Wendela de Vries
‘Creating graphic art, specifically lithography, is losing yourself in a strange world of experimenting on the stone – almost alchemy. It is ‘slow art’, because there are many traditional, physical steps, like printing, but also the hushed moment of drawing on the stone or the murmurous rustling sound of sharpening. It is precisely that variation that attracts me to making graphic art, just like the contact with other graphic artists in the print studio, and sharing knowledge and experience.
My work is always figurative and sometimes activist. Since the academy I have had an affinity with drawing nudes; their power of expression continues to fascinate me. I enjoy drawing women, but am increasingly aware of the male gaze. How do I relate to that, as female artist?
And is it up to me to depict people of color, and if so, in which context?
In my work I often reflect on my youth in various tropical countries (Dutch New Guinea, Surinam and Bonaire). I am critical about the role of the Netherlands as colonizer, but also have warm and colorful memories of my childhood in the tropics, alternated with my birthplace, Twente.’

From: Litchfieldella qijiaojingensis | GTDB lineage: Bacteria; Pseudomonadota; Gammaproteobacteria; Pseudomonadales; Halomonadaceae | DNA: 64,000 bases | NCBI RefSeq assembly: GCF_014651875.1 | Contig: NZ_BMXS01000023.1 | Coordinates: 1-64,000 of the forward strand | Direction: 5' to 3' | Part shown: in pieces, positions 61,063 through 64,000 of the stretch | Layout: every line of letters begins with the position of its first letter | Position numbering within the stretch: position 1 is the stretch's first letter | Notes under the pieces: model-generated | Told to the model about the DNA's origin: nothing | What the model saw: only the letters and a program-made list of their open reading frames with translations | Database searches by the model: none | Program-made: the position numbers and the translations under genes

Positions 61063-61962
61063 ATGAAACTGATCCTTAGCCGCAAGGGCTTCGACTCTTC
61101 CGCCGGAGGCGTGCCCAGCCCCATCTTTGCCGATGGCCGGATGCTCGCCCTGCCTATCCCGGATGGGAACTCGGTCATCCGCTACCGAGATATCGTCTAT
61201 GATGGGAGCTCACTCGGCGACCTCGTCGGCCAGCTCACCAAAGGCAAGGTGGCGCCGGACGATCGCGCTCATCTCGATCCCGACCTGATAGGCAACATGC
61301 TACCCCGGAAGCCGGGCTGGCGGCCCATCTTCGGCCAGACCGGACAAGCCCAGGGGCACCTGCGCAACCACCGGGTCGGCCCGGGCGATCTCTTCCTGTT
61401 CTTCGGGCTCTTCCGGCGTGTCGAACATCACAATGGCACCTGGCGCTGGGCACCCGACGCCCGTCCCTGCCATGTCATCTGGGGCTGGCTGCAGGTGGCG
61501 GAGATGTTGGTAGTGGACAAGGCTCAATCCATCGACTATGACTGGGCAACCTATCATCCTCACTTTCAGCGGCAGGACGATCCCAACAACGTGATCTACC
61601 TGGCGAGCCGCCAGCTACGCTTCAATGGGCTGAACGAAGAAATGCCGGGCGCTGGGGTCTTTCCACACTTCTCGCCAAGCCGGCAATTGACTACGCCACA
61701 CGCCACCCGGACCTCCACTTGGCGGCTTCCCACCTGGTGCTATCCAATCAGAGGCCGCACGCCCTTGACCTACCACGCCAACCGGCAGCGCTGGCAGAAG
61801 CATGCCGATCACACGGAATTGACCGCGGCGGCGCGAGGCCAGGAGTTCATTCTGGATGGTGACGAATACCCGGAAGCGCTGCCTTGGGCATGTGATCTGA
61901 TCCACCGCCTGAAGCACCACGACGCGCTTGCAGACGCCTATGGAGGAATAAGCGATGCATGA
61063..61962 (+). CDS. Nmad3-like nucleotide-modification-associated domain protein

Wendela de Vries graduated from the Academie voor Beeldende Kunsten in Kampen in 1985, with a major in graphic art (lithography and silkscreen).
She was a member of Grafisch Collectief Thoets in Amsterdam for seven years and is member of ‘De Acht Grafici’.
At Basement Press, Wendela is a member of a working group and think tank and is active as artist and teacher at the print studio. She lives and works in Diepenheim and Amsterdam.